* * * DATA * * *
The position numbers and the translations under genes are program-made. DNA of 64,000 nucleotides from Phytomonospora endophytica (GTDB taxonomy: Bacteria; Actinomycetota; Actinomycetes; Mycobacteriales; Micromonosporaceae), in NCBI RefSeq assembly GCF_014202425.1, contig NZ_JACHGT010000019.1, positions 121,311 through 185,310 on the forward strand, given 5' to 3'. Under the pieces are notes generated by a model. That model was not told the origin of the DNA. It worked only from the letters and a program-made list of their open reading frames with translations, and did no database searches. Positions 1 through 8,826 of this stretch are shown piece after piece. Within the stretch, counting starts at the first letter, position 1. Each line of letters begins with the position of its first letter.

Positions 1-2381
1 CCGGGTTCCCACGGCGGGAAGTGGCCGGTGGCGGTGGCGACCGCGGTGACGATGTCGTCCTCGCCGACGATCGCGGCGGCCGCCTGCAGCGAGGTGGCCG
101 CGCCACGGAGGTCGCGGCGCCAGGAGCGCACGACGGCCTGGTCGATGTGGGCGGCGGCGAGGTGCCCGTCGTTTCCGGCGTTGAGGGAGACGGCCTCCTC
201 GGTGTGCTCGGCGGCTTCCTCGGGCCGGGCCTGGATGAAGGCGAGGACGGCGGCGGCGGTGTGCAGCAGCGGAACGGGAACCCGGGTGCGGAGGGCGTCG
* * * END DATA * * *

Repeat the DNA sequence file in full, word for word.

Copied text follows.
The position numbers and the translations under genes are program-made. DNA of 64,000 nucleotides from Phytomonospora endophytica (GTDB taxonomy: Bacteria; Actinomycetota; Actinomycetes; Mycobacteriales; Micromonosporaceae), in NCBI RefSeq assembly GCF_014202425.1, contig NZ_JACHGT010000019.1, positions 121,311 through 185,310 on the forward strand, given 5' to 3'. Under the pieces are notes generated by a model. That model was not told the origin of the DNA. It worked only from the letters and a program-made list of their open reading frames with translations, and did no database searches. Positions 1 through 8,826 of this stretch are shown piece after piece. Within the stretch, counting starts at the first letter, position 1. Each line of letters begins with the position of its first letter.

Positions 1-2381
1 CCGGGTTCCCACGGCGGGAAGTGGCCGGTGGCGGTGGCGACCGCGGTGACGATGTCGTCCTCGCCGACGATCGCGGCGGCCGCCTGCAGCGAGGTGGCCG
101 CGCCACGGAGGTCGCGGCGCCAGGAGCGCACGACGGCCTGGTCGATGTGGGCGGCGGCGAGGTGCCCGTCGTTTCCGGCGTTGAGGGAGACGGCCTCCTC
201 GGTGTGCTCGGCGGCTTCCTCGGGCCGGGCCTGGATGAAGGCGAGGACGGCGGCGGCGGTGTGCAGCAGCGGAACGGGAACCCGGGTGCGGAGGGCGTCG